“Guess Who’s Coming to Dinner: a Bayesian Approach to Modeling Perspective”
Abstract: Perspectival aspects of meaning are some of the most challenging dimensions of natural language for artificial learners because perspective, or point-of-view, is situation-dependent, dynamic, and grounded in the physical world.
I seek to model the reasoning process that conversation participants use to select and interpret context-sensitive expressions that are interpreted relative to a point-of-view. For instance, the perspectival motion verb ‘come’ requires a perspective-holder to be located at the destination of motion. When a listener hears a sentence like ‘Thelma is coming to the zoo’, how do they decide whose perspective the speaker is using?
I model the listener’s interpretative process as a Bayesian inference process: listeners reason jointly about the speaker’s intended meaning and their adopted perspective using a mental model of how the speaker selected the utterance. I generate predictions from simulations run in the WebPPL probabilistic programming language and provide empirical evidence from crowdsourced behavioral experiments in support of a key prediction of the model: that listeners simultaneously consider multiple perspectives.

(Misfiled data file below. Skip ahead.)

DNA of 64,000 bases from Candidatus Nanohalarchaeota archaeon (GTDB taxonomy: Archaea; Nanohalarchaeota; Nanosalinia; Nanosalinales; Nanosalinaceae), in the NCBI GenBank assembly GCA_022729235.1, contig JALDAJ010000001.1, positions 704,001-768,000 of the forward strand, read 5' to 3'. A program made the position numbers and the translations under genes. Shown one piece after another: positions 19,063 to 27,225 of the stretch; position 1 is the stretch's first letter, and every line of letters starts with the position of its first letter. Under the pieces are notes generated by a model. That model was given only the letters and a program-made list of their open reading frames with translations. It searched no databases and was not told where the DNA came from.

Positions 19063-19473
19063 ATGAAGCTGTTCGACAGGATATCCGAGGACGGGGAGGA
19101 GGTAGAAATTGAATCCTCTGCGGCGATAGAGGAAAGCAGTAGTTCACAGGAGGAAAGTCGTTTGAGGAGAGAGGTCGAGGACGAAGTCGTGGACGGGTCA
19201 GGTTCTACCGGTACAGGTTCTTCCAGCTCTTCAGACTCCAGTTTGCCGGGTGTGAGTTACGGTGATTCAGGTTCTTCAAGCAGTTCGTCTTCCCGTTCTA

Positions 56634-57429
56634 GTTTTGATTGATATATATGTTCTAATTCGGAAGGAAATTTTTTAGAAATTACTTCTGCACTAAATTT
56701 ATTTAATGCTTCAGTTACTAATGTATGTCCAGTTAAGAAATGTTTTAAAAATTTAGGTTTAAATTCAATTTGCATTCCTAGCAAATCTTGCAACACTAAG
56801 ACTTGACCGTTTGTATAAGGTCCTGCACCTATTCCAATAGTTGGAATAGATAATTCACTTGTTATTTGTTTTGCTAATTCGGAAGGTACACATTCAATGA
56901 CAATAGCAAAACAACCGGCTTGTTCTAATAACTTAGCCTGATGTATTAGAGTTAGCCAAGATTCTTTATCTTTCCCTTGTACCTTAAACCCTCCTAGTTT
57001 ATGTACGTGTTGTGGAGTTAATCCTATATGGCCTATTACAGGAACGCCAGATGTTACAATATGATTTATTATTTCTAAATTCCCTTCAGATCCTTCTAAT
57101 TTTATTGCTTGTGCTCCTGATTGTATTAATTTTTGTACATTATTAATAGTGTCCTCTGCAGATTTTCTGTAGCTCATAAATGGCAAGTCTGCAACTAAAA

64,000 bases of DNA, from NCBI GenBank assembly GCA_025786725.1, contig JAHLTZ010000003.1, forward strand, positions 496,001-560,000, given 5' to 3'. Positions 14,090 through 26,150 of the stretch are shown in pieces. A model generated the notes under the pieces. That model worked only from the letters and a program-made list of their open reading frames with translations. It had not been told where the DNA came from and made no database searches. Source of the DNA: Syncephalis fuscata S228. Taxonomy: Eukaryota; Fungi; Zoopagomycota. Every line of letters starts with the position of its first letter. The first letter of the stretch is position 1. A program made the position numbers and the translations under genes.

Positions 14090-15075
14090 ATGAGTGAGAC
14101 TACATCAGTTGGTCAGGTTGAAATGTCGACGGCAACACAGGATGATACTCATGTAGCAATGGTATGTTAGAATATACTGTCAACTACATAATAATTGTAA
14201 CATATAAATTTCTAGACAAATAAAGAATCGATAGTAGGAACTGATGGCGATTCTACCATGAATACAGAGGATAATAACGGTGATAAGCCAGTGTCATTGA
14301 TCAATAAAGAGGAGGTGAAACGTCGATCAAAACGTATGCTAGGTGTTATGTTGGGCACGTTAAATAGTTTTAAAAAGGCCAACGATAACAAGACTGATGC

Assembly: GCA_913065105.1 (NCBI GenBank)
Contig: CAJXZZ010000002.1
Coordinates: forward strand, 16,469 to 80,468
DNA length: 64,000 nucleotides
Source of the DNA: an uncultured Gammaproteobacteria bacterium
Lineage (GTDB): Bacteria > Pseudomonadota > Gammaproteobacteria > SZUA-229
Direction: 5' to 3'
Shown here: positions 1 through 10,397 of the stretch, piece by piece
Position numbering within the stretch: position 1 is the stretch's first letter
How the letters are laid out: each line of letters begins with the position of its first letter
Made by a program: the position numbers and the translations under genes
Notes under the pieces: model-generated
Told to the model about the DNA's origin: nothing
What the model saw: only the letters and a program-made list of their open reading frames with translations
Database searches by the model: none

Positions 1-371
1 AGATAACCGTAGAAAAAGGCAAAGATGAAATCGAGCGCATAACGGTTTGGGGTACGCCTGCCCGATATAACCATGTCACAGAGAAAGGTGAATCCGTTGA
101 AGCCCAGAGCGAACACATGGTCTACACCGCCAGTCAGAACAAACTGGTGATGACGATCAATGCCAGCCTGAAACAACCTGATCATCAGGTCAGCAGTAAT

Bio: Carolyn Anderson is a computational linguist who studies how point-of-view is encoded in natural language. Her research applies Bayesian inference techniques to model how conversation participants reason about each other’s spatial and mental perspectives. She also works on techniques for automatic speech recognition in low-resource contexts. Before starting her PhD in Linguistics at the University of Massachusetts, Amherst, Carolyn worked on technology for language revitalization as a Fulbright scholar at McGill University.
All are welcome. A reception for attendees will be held at 3:30 p.m. in CS 150